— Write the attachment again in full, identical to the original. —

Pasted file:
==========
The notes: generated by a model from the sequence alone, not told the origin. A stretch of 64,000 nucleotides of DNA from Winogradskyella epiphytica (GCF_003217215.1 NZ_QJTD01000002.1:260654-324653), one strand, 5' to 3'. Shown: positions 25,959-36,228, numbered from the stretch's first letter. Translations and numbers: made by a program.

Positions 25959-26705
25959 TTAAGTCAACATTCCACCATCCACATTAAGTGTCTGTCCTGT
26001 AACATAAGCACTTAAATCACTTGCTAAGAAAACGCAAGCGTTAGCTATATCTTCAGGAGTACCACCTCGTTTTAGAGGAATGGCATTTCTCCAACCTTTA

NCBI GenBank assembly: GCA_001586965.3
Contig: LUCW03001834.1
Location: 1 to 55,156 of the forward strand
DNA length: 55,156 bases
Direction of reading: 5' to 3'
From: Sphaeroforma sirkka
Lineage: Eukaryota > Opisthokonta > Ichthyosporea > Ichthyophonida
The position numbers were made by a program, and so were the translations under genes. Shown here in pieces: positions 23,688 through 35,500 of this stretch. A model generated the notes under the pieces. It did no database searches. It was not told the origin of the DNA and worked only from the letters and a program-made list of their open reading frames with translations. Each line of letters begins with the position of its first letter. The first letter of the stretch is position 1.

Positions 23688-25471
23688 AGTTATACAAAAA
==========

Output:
The notes: generated by a model from the sequence alone, not told the origin. A stretch of 64,000 nucleotides of DNA from Winogradskyella epiphytica (GCF_003217215.1 NZ_QJTD01000002.1:260654-324653), one strand, 5' to 3'. Shown: positions 25,959-36,228, numbered from the stretch's first letter. Translations and numbers: made by a program.

Positions 25959-26705
25959 TTAAGTCAACATTCCACCATCCACATTAAGTGTCTGTCCTGT
26001 AACATAAGCACTTAAATCACTTGCTAAGAAAACGCAAGCGTTAGCTATATCTTCAGGAGTACCACCTCGTTTTAGAGGAATGGCATTTCTCCAACCTTTA

NCBI GenBank assembly: GCA_001586965.3
Contig: LUCW03001834.1
Location: 1 to 55,156 of the forward strand
DNA length: 55,156 bases
Direction of reading: 5' to 3'
From: Sphaeroforma sirkka
Lineage: Eukaryota > Opisthokonta > Ichthyosporea > Ichthyophonida
The position numbers were made by a program, and so were the translations under genes. Shown here in pieces: positions 23,688 through 35,500 of this stretch. A model generated the notes under the pieces. It did no database searches. It was not told the origin of the DNA and worked only from the letters and a program-made list of their open reading frames with translations. Each line of letters begins with the position of its first letter. The first letter of the stretch is position 1.

Positions 23688-25471
23688 AGTTATACAAAAA